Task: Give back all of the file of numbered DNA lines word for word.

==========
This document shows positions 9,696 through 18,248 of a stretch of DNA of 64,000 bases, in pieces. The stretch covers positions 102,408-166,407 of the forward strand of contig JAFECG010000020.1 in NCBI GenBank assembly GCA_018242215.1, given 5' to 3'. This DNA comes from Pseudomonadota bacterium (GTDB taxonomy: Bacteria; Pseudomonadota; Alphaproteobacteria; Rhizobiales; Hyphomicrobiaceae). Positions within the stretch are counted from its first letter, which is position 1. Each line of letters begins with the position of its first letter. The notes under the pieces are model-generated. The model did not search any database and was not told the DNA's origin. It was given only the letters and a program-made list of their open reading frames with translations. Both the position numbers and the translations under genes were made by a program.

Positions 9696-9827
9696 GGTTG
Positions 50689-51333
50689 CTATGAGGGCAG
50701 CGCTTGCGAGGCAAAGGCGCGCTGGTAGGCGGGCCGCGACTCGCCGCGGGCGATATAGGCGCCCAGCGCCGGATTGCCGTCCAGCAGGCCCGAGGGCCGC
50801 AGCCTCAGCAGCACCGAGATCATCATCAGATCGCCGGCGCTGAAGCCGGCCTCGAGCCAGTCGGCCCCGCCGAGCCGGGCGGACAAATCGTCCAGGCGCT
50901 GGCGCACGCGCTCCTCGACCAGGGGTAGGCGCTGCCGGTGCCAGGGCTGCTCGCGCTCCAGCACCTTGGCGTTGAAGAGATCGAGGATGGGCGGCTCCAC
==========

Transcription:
This document shows positions 9,696 through 18,248 of a stretch of DNA of 64,000 bases, in pieces. The stretch covers positions 102,408-166,407 of the forward strand of contig JAFECG010000020.1 in NCBI GenBank assembly GCA_018242215.1, given 5' to 3'. This DNA comes from Pseudomonadota bacterium (GTDB taxonomy: Bacteria; Pseudomonadota; Alphaproteobacteria; Rhizobiales; Hyphomicrobiaceae). Positions within the stretch are counted from its first letter, which is position 1. Each line of letters begins with the position of its first letter. The notes under the pieces are model-generated. The model did not search any database and was not told the DNA's origin. It was given only the letters and a program-made list of their open reading frames with translations. Both the position numbers and the translations under genes were made by a program.

Positions 9696-9827
9696 GGTTG
Positions 50689-51333
50689 CTATGAGGGCAG
50701 CGCTTGCGAGGCAAAGGCGCGCTGGTAGGCGGGCCGCGACTCGCCGCGGGCGATATAGGCGCCCAGCGCCGGATTGCCGTCCAGCAGGCCCGAGGGCCGC
50801 AGCCTCAGCAGCACCGAGATCATCATCAGATCGCCGGCGCTGAAGCCGGCCTCGAGCCAGTCGGCCCCGCCGAGCCGGGCGGACAAATCGTCCAGGCGCT
50901 GGCGCACGCGCTCCTCGACCAGGGGTAGGCGCTGCCGGTGCCAGGGCTGCTCGCGCTCCAGCACCTTGGCGTTGAAGAGATCGAGGATGGGCGGCTCCAC